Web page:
Office market trouble spreads to high-end luxury structures
High-end office buildings are seeing an increase in defaults and vacancies. This is the latest indication that remote work and rising interest rates are hurting more commercial real estate industry areas.
Buildings in prime locations with contemporary facilities fared better than their more affordable counterparts over most of the pandemic. Some even raised rents while values and vacancy rates soared in older, less expensive properties. Today, pressure is mounting on these so-called class-A properties, whose rents often fall into a city’s top quartile.
According to Moody’s Analytics, the amount of class-A office space in U.S. central business districts that was leased decreased in the fourth quarter of 2017 for the first time since 2021. Recent mortgage defaults by the owners of several upscale residences underscore the financial pressure caused by rising interest rates and vacant buildings.
According to Tom LaSalvia, director of economic analysis at Moody’s Analytics, “Every property owner who claims ‘Oh we’re good’ is a little bit kidding themselves.”
Upscale Office Buildings: Are Amenities Worth the Investment?
Recently, some office building owners invested significantly in their properties, constructing spas, gyms, restaurants, and cutting-edge elevators. These property owners hoped that by updating their buildings. They would profit from a flight to quality as more renters look for eco-friendly structures with amenities and natural light.
This method has proven effective for some structures, particularly those constructed in the last ten years. One Vanderbilt in Manhattan, a new skyscraper, was able to add tenants while charging hefty rents.
Yet, recent defaults and fresh lease statistics show that many of these upscale properties resist the turmoil in the office market.
Take South Figueroa Street at 777 in the heart of Los Angeles. The 52-story tower, finished in 1991, has a lobby with 30-foot ceilings and walls coated in rose marble, a landscaped plaza, valet parking, and concierge services. According to data from CoStar Group, many of its tenants are financial institutions and law businesses.
The building and another Los Angeles tower’s owner, Brookfield Asset Management, recently missed payments on debt totalling more than $750 million. Asset manager Pimco, whose office building portfolio includes the Twitter San Francisco headquarters, recently missed a mortgage payment.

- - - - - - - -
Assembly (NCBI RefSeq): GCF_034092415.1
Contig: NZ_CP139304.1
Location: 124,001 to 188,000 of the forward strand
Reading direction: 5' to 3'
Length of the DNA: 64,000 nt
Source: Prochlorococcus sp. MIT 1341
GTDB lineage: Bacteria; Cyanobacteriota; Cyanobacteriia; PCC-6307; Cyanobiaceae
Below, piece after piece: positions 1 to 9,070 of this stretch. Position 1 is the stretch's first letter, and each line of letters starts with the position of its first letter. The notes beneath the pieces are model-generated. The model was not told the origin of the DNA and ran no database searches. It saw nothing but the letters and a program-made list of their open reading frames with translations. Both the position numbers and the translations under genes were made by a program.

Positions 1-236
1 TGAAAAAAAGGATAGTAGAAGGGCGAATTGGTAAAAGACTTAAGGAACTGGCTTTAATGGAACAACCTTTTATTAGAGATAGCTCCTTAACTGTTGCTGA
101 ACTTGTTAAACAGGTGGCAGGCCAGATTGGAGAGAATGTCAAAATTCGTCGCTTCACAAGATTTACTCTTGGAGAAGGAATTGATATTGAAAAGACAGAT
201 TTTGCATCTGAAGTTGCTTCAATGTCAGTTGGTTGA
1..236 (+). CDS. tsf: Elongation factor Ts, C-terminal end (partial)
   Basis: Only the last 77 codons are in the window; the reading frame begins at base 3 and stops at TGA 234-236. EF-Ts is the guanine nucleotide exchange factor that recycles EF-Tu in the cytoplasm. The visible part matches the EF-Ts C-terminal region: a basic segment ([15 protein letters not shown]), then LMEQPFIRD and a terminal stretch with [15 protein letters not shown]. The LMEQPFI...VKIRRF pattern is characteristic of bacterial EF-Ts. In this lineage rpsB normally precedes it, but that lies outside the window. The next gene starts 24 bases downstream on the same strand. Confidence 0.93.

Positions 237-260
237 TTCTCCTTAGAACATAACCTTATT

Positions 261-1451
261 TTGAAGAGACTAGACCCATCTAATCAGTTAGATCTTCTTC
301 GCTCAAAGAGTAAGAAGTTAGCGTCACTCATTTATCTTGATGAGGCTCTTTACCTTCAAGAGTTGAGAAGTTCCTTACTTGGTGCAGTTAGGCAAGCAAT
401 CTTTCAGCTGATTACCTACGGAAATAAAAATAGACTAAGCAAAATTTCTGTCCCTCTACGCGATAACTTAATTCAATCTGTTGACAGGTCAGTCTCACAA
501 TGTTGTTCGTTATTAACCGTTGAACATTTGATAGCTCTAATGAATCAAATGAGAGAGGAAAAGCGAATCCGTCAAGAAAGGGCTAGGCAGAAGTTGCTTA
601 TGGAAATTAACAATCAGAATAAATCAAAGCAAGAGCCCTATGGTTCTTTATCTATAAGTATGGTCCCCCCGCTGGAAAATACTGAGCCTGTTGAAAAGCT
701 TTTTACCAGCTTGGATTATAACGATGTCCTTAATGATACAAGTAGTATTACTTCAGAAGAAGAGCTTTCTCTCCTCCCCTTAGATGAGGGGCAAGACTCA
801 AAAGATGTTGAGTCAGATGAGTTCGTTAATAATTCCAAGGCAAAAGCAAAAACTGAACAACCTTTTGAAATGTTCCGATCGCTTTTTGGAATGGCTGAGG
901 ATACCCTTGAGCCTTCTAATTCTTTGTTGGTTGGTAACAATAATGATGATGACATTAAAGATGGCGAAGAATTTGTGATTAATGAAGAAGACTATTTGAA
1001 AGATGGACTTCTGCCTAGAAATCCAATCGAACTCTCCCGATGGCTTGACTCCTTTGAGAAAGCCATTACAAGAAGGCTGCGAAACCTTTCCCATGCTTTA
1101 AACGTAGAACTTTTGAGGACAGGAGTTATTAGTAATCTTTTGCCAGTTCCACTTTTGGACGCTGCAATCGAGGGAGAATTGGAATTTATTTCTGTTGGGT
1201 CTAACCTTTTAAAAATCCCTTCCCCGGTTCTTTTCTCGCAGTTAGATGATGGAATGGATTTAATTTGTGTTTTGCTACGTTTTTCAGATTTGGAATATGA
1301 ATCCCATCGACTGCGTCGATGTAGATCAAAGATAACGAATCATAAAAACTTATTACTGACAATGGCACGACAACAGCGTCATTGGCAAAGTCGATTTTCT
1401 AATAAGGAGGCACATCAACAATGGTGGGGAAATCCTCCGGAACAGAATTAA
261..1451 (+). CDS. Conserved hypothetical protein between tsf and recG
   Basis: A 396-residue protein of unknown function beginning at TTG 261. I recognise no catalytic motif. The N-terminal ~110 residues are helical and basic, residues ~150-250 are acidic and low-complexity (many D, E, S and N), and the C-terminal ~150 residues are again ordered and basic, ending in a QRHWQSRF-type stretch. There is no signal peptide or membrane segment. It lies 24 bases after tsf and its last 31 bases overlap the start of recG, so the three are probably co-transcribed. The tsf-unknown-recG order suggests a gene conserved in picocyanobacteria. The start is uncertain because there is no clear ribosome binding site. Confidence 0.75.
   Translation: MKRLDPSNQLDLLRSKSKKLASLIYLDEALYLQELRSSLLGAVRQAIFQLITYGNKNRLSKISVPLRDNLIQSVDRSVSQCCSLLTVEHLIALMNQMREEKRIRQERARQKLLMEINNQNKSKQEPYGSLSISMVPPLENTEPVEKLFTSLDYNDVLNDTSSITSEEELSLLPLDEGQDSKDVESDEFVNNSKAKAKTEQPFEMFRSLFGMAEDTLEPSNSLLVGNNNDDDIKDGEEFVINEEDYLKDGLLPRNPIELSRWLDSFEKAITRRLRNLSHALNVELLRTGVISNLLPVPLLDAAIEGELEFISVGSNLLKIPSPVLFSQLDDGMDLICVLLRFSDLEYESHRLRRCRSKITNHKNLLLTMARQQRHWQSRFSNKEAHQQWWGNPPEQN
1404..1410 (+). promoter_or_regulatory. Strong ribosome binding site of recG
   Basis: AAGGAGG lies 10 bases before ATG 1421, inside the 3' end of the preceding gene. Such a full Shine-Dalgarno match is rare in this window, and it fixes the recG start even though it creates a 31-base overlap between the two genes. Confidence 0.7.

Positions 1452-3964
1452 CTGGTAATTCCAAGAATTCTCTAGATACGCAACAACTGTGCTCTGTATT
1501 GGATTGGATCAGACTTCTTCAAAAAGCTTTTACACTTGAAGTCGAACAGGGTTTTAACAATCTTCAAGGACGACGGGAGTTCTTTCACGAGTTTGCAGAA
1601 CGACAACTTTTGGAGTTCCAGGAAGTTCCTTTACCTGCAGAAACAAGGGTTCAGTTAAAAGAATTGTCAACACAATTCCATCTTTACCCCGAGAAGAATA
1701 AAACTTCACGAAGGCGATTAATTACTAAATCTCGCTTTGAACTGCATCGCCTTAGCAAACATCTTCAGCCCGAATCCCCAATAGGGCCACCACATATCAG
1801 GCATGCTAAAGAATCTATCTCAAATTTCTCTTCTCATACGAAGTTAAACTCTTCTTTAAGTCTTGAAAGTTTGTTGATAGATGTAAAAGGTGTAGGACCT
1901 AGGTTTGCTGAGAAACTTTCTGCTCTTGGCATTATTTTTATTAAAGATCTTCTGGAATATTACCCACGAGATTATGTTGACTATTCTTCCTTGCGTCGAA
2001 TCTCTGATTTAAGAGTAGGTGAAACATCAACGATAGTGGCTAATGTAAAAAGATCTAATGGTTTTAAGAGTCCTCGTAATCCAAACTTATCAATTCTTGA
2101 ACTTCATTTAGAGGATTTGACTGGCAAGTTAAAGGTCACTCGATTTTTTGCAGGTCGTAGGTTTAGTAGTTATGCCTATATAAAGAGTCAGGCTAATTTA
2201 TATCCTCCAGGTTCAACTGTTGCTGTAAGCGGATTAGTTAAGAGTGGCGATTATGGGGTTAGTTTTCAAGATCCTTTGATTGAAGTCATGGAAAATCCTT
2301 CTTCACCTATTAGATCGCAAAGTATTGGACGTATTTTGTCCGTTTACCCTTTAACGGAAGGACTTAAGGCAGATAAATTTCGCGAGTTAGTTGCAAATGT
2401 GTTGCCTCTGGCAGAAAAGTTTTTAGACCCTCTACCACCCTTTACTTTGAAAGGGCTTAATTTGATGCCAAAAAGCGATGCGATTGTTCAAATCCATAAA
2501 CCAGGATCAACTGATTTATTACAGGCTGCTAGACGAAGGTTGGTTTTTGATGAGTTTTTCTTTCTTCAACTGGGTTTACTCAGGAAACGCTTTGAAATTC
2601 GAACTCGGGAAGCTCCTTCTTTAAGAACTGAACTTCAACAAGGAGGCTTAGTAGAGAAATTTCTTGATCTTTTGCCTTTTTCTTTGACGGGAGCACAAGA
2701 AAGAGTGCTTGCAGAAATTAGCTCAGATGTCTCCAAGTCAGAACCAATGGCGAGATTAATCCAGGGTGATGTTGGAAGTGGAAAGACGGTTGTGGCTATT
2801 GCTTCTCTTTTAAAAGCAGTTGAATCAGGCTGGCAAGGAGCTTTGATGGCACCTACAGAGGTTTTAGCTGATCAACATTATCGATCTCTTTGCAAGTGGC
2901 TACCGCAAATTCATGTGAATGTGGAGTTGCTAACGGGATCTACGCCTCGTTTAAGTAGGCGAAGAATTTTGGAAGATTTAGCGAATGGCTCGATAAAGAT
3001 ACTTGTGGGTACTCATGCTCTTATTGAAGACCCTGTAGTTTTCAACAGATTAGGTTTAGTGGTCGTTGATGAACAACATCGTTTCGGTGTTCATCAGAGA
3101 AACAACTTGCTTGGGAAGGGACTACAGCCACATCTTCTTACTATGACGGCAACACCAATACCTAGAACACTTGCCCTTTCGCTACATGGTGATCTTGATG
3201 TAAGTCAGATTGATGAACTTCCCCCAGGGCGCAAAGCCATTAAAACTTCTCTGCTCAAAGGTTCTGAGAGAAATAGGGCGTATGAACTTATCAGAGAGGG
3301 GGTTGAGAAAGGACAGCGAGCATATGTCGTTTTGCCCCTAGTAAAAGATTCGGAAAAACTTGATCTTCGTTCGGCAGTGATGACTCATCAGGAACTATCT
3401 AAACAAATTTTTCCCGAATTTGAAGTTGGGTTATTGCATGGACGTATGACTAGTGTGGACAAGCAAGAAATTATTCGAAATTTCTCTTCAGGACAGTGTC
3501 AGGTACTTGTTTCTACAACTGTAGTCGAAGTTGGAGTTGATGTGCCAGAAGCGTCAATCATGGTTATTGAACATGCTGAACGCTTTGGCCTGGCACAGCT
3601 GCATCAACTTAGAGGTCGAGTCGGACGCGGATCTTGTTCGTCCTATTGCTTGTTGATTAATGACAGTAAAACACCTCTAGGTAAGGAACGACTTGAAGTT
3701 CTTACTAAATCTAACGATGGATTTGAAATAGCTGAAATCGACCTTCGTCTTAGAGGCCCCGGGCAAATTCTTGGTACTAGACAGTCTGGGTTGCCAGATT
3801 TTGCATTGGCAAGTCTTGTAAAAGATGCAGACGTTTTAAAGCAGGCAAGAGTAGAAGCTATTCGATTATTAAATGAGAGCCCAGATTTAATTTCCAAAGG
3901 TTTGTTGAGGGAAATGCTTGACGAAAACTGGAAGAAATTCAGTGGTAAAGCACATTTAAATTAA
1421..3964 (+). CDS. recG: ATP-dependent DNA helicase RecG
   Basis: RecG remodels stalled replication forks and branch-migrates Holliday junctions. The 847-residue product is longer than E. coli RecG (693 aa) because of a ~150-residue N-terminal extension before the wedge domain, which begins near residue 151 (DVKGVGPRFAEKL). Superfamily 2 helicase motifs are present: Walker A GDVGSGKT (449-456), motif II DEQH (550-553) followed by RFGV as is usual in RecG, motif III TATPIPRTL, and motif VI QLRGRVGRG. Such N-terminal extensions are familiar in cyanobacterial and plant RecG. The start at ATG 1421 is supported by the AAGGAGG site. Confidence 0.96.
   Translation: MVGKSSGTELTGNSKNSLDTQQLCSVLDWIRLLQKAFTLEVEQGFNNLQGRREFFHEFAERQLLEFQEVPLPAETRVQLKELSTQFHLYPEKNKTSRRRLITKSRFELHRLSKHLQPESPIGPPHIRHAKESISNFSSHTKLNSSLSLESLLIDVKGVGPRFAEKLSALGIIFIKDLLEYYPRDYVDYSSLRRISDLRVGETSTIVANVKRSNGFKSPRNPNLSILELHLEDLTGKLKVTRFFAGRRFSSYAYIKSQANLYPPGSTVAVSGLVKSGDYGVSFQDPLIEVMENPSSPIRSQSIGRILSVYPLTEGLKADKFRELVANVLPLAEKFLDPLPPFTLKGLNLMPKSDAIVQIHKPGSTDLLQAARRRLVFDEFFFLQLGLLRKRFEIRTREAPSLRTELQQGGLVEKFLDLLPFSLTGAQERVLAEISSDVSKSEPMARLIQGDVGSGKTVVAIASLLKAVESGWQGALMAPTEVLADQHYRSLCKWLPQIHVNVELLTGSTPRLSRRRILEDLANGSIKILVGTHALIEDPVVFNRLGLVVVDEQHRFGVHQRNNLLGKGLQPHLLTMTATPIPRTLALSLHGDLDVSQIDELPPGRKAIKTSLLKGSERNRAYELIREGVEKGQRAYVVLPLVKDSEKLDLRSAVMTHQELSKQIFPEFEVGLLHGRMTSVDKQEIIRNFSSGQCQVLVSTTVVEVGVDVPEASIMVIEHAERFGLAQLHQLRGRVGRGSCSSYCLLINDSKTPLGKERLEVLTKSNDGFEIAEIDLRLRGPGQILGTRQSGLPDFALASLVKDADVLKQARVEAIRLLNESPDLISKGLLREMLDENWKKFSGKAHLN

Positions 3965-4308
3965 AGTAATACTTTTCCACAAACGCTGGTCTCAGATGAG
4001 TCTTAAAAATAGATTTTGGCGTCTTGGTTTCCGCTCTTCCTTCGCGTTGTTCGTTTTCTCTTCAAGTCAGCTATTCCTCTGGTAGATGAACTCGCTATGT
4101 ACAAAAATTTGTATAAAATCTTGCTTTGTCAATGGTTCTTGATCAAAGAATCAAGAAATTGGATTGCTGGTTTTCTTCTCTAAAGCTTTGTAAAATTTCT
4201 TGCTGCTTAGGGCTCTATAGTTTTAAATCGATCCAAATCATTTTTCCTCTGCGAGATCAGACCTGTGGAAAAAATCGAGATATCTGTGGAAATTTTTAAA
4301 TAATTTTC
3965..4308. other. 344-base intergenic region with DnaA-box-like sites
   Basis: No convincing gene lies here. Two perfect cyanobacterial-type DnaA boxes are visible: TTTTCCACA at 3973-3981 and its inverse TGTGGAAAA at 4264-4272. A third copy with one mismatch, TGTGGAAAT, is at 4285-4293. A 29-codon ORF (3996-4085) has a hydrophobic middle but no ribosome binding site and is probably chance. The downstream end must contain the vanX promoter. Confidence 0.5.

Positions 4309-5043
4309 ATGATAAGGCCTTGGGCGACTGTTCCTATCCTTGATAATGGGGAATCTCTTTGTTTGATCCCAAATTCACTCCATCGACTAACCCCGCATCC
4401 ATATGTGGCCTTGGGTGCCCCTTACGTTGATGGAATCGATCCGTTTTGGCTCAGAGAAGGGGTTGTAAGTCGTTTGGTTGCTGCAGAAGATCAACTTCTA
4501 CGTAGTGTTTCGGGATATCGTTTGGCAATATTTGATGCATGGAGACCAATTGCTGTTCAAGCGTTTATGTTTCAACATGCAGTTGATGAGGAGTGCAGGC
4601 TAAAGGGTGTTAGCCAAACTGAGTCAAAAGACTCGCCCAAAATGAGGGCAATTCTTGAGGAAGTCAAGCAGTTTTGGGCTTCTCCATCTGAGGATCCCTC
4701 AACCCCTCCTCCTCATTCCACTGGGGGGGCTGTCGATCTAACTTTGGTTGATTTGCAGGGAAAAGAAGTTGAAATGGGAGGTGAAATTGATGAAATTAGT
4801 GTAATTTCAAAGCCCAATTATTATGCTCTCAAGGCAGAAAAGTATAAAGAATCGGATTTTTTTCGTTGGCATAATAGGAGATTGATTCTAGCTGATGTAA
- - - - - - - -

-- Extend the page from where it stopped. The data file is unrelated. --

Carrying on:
The Struggle of Older Luxury Properties in the Face of Increasing Competition
Older luxury properties need help partly due to competition from towers constructed recently. According to Moody’s Analytics, 28 office buildings have been finished in downtown Los Angeles since 2000.
In New York, brand-new construction projects like One Vanderbilt and Hudson Yards have enticed tenants away from Park Avenue towers. Meanwhile, it raised the overall vacancy rate in Manhattan. According to Savills, the availability rate for premium office space was somewhat higher than that for less expensive class-B and class-C structures.
Throughout most of 2023, pressure on office occupancy should persist. Companies reducing space by allowing employees to work from home occasionally during the pandemic era led to a decline in demand. Demand is also declining due to major technological companies consolidating and reducing spending out of concern for a potential recession.
As leases signed before the pandemic expire, landlords who benefited from long-term leases are becoming more susceptible. Michael Silver, the Vestian Global Workplace Services chairman, noted that when law firms’ leases expire, they frequently aim to reduce their space by about 30%. In contrast to 2021, more businesses are concerned about a recession and seeking cost-cutting opportunities.